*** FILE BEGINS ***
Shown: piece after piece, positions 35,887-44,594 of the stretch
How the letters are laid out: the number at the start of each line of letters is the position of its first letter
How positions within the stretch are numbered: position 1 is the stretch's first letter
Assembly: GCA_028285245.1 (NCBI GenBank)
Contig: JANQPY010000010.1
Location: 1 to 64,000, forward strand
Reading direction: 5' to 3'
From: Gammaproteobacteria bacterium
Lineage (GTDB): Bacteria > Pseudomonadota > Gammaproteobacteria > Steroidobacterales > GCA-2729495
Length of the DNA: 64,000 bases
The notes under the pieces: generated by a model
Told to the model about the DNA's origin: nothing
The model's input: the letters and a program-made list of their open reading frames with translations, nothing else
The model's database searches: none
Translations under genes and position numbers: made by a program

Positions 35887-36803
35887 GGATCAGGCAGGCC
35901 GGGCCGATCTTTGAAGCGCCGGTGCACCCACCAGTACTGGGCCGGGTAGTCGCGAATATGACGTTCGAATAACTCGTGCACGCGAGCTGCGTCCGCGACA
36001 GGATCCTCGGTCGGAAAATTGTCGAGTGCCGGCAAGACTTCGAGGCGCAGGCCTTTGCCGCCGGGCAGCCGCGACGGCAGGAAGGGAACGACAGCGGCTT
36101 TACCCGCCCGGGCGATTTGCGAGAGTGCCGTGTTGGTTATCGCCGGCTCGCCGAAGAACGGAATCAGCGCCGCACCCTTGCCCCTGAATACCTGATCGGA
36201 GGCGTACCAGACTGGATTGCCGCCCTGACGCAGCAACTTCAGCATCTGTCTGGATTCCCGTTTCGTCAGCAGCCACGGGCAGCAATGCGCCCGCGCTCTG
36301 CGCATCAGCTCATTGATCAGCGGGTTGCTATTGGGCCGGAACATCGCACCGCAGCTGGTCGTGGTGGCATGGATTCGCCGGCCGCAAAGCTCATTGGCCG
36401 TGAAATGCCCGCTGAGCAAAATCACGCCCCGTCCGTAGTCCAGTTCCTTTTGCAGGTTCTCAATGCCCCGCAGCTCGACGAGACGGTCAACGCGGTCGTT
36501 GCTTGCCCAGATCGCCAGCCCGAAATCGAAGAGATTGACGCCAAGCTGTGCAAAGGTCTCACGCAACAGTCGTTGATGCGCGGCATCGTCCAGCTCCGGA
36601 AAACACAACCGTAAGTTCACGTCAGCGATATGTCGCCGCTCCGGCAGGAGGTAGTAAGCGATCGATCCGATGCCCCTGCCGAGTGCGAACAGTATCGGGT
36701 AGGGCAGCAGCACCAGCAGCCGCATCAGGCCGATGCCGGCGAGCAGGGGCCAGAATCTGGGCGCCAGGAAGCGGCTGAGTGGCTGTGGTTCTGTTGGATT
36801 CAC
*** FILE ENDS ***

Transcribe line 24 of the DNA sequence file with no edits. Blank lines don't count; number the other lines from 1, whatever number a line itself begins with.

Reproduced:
36501 GCTTGCCCAGATCGCCAGCCCGAAATCGAAGAGATTGACGCCAAGCTGTGCAAAGGTCTCACGCAACAGTCGTTGATGCGCGGCATCGTCCAGCTCCGGA